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CNN: Malaysia Likely 'Already in Recession'
20/11/2001 2:20 am Tue
By staff and wire reports
KUALA LUMPUR, Malaysia -- Malaysia is already in recession
and the economic slump could get worse in the next six months as
consumption slows, according to investment bank Goldman Sachs.
"Over the next six months, we believe there will likely be
confirmation that this recession is deeper than that of 1998,"
Goldman Sachs analyst Adam Le Mesurier wrote in a report
obtained by Reuters Monday.
That view is supported by other economic commentators, including
IFR's Asia-Pacific Economic Monitor, which said in its weekly
review released Monday that the Malaysian economy is heading
into its fourth negative quarter.
Even the more optimistic observers expect the September and
December quarters to be negative.
Joining other Asian economies
That would confirm Malaysia has joined other Asian economies
Japan, Singapore and Taiwan in recession. Hong Kong is also a
candidate for contraction this year.
Malaysia's third-quarter GDP figures are due to be unveiled on
Official government figures show gross domestic product (GDP)
grew 0.5 percent in the second quarter and 3.1 percent in the first
quarter, well below the 8.5 percent growth achieved in 2000.
But these figures are not seasonally adjusted, leaving economists
split on whether the country has already entered recession.
Goldman Sachs and IFR are among those who consider Malaysia
to be in a recession.
Largest swing on record
"On a nominal growth basis, the swing in nominal GDP growth is
already the largest on record," Goldman Sachs said in its latest
review of the country's economy. Malaysia's GDP contracted 7.5
percent in 1998.
IFR said the Malaysian government had been able to deny
recession because it did not release seasonally adjusted figures.
IFR said Malaysia's claim that its economy had stayed out of
recession was implausible. Its own rough seasonal adjustment
suggested a 1 percent quarter-on-quarter fall in the March 2001
quarter, and a more than 4 percent fall in the June quarter.
"Q3 is likely to see a similar 4+% slide as the impact of slumping
exports and manufacturing spreads through the broader economy,"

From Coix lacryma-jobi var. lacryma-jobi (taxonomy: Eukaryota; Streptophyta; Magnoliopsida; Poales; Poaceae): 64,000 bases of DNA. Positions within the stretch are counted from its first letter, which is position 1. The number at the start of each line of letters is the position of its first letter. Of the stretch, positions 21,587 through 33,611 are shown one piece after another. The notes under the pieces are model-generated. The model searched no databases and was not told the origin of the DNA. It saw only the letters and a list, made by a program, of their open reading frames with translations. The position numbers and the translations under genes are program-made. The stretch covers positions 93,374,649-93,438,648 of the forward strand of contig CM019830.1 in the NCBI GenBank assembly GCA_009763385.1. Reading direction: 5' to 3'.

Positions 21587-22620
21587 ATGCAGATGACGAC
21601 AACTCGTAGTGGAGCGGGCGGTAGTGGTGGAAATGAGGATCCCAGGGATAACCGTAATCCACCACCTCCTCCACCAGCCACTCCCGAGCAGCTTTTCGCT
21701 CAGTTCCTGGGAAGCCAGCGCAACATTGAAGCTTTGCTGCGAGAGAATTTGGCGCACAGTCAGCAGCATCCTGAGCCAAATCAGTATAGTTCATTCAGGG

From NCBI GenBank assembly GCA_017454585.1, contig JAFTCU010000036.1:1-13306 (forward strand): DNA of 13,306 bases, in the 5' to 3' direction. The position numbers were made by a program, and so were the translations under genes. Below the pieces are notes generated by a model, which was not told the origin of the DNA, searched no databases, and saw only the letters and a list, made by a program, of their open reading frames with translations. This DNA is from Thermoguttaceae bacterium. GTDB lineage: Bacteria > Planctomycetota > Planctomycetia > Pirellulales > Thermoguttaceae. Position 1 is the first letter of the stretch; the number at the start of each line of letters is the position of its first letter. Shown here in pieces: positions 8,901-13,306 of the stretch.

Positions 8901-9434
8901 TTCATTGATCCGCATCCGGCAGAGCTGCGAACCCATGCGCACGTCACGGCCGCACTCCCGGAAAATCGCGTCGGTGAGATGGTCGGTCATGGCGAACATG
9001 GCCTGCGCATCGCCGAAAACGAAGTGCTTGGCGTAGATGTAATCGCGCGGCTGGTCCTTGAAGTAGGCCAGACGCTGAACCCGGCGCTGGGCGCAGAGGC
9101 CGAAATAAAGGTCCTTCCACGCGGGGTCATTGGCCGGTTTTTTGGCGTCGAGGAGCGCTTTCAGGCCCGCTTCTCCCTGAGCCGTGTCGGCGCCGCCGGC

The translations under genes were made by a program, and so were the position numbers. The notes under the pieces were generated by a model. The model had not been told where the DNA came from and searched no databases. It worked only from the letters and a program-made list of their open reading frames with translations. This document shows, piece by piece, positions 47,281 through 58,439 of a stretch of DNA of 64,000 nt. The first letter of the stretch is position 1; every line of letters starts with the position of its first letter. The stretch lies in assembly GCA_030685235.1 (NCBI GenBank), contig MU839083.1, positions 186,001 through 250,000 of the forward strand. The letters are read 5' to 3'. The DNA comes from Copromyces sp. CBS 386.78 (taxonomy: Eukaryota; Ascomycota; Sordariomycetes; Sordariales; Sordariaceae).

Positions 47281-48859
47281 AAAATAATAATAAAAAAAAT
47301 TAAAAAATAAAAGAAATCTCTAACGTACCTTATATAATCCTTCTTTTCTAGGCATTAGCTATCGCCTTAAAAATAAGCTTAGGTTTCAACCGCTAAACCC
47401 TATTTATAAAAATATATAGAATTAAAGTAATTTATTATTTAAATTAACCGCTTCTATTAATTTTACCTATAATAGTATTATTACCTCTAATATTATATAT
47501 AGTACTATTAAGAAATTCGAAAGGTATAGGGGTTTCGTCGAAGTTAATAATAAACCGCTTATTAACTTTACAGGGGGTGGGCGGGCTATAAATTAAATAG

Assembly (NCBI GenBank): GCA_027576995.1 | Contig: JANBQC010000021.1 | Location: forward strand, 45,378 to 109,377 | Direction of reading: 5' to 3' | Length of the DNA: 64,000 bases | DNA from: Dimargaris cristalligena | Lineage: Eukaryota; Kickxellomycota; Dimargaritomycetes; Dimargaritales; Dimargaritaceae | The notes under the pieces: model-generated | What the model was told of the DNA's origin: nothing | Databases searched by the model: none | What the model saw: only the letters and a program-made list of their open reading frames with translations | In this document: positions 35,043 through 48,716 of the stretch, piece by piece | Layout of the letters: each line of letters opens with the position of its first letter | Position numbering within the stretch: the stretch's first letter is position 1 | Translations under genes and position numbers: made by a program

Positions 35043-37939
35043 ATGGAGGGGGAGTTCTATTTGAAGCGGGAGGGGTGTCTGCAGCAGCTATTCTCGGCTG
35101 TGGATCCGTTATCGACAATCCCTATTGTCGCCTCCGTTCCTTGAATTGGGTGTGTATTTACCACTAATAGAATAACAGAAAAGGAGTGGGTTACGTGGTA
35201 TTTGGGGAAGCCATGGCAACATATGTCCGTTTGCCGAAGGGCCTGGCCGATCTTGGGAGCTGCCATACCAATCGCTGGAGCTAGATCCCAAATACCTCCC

Goldman Sachs has cut its forecast for Malaysia's GDP to a 1.0
percent contraction in 2001 from 0.4 percent contraction
previously, and to 1.0 percent growth in 2002 from 2.3 percent
IFR said it expected Q3 GDP would show a 0.7 percent year on
Government intervention the savior
Last week, the Malaysian Institute of Economic Research said the
country would see growth of 0.3 percent this year, despite a
second half contraction of 1.2 percent.
Although there would be two quarters of contraction, government
intervention would head off a full-blown recession, the institute
It is predicting growth of 3.2 percent in 2002 but stressed that the
outlook was uncertain.
Another commentator, IMA Asia, said in its November outlook for
the region that because Malaysia had done a lot to clean up
non-performing loans and restructure its finance sector, it had the
potential to recover quickly and to sustain strong medium-term
growth than neighbors Thailand and Indonesia.
IMA is predicting GDP growth this year will be 0.5 percent, rising to
3.5 percent in 2002.
Goldman Sachs noted that the main difference between Malaysia's
situation now and the 1997-98 recession is the degree of the
export sector's downturn," Goldman Sachs said.
"The 1997-98 period represented a pause in the export sector's
expansion rate, whereas today exports are contracting
significantly," it said.
Slowing consumption, as measured by factors including car sales
and house mortgages, would lead to higher deflationary pressures
on the economy, making it harder for the government to abandon its
fixed exchange rate regime if it needs to, the research house said.
Consumption likely to slow in months ahead
It said up till now, strength in domestic consumption, driven by
government pump-priming and interest rate cuts, has helped
cushion the impact of the sluggish export sector.
But consumption growth is likely to slow over the next six months as
job losses sap consumer confidence. That, in turn, will add to
deflationary pressures, Goldman Sachs said.
"We believe this increased deflationary pressure will intensify the
political debate on the wisdom of the pegged exchange rate," it
The ringgit has been pegged at 3.8 per U.S. dollar since September
1998, a regime Goldman Sachs says limits the central bank's policy
responses to address deflation.
Reuters contributed to this report.